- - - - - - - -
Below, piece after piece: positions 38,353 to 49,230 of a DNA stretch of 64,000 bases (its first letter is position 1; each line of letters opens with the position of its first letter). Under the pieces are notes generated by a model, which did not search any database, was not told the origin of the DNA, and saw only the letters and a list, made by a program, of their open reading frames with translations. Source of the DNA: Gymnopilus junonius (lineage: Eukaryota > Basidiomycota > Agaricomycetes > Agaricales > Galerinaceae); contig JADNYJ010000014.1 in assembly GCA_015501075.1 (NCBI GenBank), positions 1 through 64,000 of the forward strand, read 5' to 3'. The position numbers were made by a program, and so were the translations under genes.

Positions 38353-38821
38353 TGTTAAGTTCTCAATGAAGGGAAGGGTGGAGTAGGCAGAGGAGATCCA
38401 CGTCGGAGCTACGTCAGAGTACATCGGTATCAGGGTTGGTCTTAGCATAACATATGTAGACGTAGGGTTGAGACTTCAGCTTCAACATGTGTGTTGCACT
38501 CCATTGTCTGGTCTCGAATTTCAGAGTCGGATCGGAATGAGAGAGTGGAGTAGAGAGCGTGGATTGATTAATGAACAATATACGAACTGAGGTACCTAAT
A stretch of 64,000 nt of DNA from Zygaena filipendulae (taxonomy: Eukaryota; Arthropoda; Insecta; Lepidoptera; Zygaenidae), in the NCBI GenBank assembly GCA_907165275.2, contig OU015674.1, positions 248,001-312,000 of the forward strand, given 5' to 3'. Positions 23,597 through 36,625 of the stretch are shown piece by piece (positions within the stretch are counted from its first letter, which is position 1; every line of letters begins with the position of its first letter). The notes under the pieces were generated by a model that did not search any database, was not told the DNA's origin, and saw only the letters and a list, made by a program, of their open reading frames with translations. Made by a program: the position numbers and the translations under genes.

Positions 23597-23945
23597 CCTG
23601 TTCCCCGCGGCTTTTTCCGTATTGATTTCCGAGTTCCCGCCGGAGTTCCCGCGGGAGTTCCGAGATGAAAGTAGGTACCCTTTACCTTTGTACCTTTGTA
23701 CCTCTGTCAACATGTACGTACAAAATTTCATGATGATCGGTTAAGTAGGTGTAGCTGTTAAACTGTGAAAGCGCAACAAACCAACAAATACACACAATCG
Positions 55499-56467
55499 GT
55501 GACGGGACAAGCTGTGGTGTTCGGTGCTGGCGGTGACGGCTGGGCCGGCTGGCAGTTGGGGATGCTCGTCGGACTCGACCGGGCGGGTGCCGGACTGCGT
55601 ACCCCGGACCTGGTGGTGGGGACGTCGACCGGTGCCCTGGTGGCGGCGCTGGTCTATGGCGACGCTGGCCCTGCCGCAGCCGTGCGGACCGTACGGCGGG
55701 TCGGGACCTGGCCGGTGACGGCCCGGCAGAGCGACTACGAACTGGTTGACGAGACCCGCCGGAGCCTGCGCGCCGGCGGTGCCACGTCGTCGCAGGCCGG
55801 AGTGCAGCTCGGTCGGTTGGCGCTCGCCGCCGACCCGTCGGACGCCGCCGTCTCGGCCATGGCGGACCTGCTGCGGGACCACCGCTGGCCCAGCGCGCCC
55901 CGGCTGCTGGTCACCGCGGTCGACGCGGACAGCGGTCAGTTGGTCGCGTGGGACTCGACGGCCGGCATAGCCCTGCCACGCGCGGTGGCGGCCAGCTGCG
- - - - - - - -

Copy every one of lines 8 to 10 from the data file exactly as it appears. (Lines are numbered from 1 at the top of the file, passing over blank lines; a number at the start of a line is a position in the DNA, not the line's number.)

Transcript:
23597 CCTG
23601 TTCCCCGCGGCTTTTTCCGTATTGATTTCCGAGTTCCCGCCGGAGTTCCCGCGGGAGTTCCGAGATGAAAGTAGGTACCCTTTACCTTTGTACCTTTGTA
23701 CCTCTGTCAACATGTACGTACAAAATTTCATGATGATCGGTTAAGTAGGTGTAGCTGTTAAACTGTGAAAGCGCAACAAACCAACAAATACACACAATCG